Systems theory proposes that everything we experience is part of an interconnected whole that is constantly evolving. We do not live in a static world, which because of one cause or another is forced to change. Instead, change is the only constant.
Systems theory is also anchored on the first and second laws of thermodynamics. The second law, known as entropy, states that everything is moving from the statistically improbable state of having complex patterns and clusters of matter (you, me, your house, country and indeed planet earth) to a state of uniformity. The universe is expanding, cooling, degrading. “Things fall apart, the centre cannot hold”.
But within this, we know that some aspects of our world are becoming more complex. This includes life. The human brain is currently understood to be the most complex organ on Earth, and is a relatively recent arrival.
We need to understand how we can have increased complexity within entropy. Dialectics offers some extremely useful ways of understanding these cosmological, universal questions.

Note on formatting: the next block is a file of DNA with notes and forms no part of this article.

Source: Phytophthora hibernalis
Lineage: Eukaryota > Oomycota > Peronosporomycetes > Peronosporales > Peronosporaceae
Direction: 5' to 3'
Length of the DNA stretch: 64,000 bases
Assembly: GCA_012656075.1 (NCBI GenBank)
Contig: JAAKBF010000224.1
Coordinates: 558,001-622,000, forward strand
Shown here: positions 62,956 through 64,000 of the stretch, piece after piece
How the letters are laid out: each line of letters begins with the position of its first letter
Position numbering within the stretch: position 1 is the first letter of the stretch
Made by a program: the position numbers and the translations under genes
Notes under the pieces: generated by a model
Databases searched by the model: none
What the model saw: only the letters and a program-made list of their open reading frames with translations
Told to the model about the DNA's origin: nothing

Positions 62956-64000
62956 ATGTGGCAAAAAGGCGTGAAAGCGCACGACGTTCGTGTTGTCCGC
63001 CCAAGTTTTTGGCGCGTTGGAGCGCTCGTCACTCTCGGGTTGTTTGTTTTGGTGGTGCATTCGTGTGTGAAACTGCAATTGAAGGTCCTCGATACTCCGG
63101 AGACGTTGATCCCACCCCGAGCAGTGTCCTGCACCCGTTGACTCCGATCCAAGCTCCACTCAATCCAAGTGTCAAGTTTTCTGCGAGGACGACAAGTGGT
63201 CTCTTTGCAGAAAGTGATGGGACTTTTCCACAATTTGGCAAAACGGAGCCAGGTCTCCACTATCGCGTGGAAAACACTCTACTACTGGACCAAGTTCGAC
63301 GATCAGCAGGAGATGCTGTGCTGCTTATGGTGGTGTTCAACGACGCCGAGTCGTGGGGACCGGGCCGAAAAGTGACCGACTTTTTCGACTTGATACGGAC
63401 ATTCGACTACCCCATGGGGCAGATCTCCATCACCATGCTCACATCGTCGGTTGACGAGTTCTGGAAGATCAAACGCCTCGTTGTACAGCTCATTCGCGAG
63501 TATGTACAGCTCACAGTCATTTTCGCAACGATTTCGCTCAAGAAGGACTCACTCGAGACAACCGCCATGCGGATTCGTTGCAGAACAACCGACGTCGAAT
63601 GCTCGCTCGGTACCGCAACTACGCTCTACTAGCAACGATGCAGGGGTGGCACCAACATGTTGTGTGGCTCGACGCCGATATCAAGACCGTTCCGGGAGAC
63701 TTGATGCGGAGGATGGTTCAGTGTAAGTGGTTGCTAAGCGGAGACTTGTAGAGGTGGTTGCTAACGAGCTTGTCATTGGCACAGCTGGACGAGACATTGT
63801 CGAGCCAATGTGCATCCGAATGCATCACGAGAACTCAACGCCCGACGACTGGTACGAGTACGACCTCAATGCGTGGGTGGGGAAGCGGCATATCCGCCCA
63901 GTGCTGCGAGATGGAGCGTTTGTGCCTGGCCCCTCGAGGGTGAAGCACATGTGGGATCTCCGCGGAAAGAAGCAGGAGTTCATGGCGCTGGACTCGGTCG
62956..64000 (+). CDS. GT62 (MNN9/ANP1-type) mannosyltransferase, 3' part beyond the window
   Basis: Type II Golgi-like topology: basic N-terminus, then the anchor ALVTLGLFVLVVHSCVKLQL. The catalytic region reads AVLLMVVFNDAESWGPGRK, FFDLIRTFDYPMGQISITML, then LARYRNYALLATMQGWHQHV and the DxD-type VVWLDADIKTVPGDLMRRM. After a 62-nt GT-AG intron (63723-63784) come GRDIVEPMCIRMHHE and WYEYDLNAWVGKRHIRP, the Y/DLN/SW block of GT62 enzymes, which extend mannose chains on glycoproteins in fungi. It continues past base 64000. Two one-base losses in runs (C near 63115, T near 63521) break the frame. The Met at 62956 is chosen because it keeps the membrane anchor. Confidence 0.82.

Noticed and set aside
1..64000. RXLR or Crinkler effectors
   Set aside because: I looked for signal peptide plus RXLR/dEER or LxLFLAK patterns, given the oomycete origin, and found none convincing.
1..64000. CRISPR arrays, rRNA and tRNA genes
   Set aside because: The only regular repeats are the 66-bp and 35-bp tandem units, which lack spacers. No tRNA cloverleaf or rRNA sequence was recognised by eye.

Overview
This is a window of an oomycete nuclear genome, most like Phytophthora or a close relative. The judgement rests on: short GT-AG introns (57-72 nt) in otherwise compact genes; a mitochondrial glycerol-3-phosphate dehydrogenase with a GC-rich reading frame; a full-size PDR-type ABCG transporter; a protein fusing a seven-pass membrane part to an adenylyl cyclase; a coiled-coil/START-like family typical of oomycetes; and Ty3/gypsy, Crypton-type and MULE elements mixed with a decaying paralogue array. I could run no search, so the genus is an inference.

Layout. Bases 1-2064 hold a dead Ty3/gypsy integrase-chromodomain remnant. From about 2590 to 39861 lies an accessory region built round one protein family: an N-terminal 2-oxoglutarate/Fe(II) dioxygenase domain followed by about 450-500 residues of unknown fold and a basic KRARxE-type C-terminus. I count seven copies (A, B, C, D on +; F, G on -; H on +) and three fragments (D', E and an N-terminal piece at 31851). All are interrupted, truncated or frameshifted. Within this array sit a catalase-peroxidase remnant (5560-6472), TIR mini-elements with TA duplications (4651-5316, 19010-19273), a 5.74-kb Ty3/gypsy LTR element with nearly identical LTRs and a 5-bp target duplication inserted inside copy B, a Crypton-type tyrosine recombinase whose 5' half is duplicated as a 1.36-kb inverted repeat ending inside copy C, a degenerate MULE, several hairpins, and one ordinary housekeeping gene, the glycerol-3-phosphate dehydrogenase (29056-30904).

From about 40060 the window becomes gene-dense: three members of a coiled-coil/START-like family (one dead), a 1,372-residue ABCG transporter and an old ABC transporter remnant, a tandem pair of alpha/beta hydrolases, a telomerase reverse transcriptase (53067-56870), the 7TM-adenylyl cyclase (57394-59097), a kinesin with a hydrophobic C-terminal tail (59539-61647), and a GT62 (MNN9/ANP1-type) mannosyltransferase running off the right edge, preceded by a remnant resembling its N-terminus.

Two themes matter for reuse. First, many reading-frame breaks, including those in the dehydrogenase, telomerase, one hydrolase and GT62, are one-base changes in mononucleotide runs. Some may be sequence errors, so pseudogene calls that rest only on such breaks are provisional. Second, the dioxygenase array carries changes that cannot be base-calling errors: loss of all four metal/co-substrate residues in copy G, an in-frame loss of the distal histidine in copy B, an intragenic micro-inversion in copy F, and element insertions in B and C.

Systems theory, which I present as an aspect of dialectics, looks at life, biology, and human beings as a practical solution to the apparent contradiction of increased and decreased complexity.
Systems theory also serves as the standpoint from which we get a much clearer understanding of human behaviour. Each of us human beings is a system, sharing some discernible characteristics with all systems.
The primary driver of human existence is sourcing the energy we need as systems to retain our structure, our patterns, in a universe of entropy. Further, our internal and external systems tend towards 'homeostasis', the drive to equilibrium - by extension, the drive to remain close to people and places that provide safety and avoid danger.
This evolutionary development has been selected and remains decisive in how we as humans navigate our own worlds.
We can extrapolate from this systems analysis of individual behaviours to learn more about how we interact in groups. The way that humans behave as and in groups has been developed through millions of years of evolutionary change.